There are satellites in space right this second that can take a high-definition image of an object measuring 20 inches across. The 20 inch scale is enough to identify a shipping truck or boat, but not small enough to start identify faces. Many satellites’ images would remain accurate at an even smaller scale, but companies are forbidden by law from selling such detailed photographs to customers.
Until this week, that is, when satellite company DigitalGlobe received permission from the U.S. Department of Commerce to legally offer images at a resolution of 15.75 inches. Next year, that number will drop even further, to 9.84 inches. DigitalGlobe told the Wall Street Journal that might be enough to tell whether a car is an SUV or a compact, but not enough to make out the brand.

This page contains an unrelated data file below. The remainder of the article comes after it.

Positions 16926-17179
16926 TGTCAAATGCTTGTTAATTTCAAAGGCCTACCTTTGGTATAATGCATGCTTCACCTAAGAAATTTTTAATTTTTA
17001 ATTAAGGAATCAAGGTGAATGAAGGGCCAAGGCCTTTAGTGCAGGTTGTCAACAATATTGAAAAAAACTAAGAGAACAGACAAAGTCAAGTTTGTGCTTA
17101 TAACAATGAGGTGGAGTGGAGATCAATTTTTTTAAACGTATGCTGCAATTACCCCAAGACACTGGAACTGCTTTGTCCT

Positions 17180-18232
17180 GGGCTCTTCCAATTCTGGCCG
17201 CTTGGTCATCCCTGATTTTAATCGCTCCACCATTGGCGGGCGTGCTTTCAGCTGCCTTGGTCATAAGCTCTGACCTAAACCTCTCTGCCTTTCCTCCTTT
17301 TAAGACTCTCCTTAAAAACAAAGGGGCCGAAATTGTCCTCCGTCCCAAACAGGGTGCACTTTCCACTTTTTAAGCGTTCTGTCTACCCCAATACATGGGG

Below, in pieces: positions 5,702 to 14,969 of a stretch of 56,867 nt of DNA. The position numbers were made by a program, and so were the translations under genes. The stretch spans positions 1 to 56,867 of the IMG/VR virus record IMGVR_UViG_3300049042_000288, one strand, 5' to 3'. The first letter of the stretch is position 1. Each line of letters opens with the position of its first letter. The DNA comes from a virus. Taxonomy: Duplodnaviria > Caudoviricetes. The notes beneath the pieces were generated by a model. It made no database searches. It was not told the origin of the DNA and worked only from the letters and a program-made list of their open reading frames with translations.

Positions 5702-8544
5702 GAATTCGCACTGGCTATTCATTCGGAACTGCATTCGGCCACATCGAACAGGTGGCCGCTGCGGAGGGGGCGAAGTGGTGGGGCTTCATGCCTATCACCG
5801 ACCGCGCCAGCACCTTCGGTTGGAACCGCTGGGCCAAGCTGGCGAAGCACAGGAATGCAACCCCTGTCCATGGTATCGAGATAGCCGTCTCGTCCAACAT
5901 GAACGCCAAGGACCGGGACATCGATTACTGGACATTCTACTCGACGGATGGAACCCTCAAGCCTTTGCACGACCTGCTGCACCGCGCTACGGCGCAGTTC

DigitalGlobe currently has two satellites in orbit that will immediately begin providing images at the 15.75-inch scale. It will launch a third satellite in August that is capable of capturing photographs at the 12.2-inch level.
The move could open up an additional $400 million in sales for the company, according to Reuters. DigitalGlobe already provides images to Google, plus governments and companies interested in tracking shipping routes, global unrest, deforestation and other large-scale developments.
The space has become more crowded in recent years as startups like Planet Labs and Nanosatisfi found cheaper and faster ways to get large constellations of satellites into orbit. While Planet Labs relies on many satellites to provide images at the 3- to 5-meter scale, DigitalGlobe uses just a few satellites to capture high-definition imagery.